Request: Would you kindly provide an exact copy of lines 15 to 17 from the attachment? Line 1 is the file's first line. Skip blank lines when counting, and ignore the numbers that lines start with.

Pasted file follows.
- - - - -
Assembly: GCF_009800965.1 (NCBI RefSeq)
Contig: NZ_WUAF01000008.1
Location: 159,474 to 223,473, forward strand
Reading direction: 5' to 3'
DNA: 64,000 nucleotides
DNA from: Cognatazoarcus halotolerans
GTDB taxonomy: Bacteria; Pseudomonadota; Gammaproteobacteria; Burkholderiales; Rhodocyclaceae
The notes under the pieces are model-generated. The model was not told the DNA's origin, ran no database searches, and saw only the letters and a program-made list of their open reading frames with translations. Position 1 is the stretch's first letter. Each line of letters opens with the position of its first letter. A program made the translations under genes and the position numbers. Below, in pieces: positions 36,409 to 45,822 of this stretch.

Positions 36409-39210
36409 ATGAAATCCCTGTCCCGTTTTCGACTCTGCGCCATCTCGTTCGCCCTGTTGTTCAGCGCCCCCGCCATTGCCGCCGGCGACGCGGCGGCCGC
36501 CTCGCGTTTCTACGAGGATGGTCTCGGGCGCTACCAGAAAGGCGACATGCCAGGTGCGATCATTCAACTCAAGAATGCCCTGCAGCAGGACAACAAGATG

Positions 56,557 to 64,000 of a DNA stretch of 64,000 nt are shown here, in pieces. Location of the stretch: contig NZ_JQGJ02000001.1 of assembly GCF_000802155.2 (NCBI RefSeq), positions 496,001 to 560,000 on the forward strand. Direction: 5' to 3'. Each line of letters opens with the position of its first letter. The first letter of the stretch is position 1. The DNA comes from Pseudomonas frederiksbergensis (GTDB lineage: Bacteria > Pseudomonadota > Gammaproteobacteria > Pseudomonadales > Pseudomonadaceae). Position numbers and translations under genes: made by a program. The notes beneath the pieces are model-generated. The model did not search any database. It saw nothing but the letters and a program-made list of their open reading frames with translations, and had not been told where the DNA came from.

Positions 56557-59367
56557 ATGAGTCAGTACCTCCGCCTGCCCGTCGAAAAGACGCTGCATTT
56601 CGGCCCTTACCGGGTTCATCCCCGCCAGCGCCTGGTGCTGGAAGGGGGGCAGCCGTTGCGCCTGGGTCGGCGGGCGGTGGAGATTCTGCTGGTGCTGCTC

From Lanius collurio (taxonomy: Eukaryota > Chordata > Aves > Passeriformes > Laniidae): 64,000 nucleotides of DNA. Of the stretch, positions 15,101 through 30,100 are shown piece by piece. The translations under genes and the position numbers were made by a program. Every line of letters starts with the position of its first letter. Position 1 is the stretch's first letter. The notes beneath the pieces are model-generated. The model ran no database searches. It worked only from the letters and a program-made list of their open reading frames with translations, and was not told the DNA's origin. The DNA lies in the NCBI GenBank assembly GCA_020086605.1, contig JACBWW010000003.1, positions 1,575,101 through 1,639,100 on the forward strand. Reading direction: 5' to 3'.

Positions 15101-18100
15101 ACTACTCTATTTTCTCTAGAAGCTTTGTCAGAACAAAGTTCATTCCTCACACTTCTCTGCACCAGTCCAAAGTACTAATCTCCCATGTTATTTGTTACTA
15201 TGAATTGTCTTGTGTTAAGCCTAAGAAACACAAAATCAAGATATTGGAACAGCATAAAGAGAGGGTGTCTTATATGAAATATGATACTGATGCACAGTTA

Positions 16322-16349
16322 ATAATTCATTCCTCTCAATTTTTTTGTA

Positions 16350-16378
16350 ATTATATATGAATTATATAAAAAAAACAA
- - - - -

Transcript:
56601 CGGCCCTTACCGGGTTCATCCCCGCCAGCGCCTGGTGCTGGAAGGGGGGCAGCCGTTGCGCCTGGGTCGGCGGGCGGTGGAGATTCTGCTGGTGCTGCTC

From Lanius collurio (taxonomy: Eukaryota > Chordata > Aves > Passeriformes > Laniidae): 64,000 nucleotides of DNA. Of the stretch, positions 15,101 through 30,100 are shown piece by piece. The translations under genes and the position numbers were made by a program. Every line of letters starts with the position of its first letter. Position 1 is the stretch's first letter. The notes beneath the pieces are model-generated. The model ran no database searches. It worked only from the letters and a program-made list of their open reading frames with translations, and was not told the DNA's origin. The DNA lies in the NCBI GenBank assembly GCA_020086605.1, contig JACBWW010000003.1, positions 1,575,101 through 1,639,100 on the forward strand. Reading direction: 5' to 3'.

Positions 15101-18100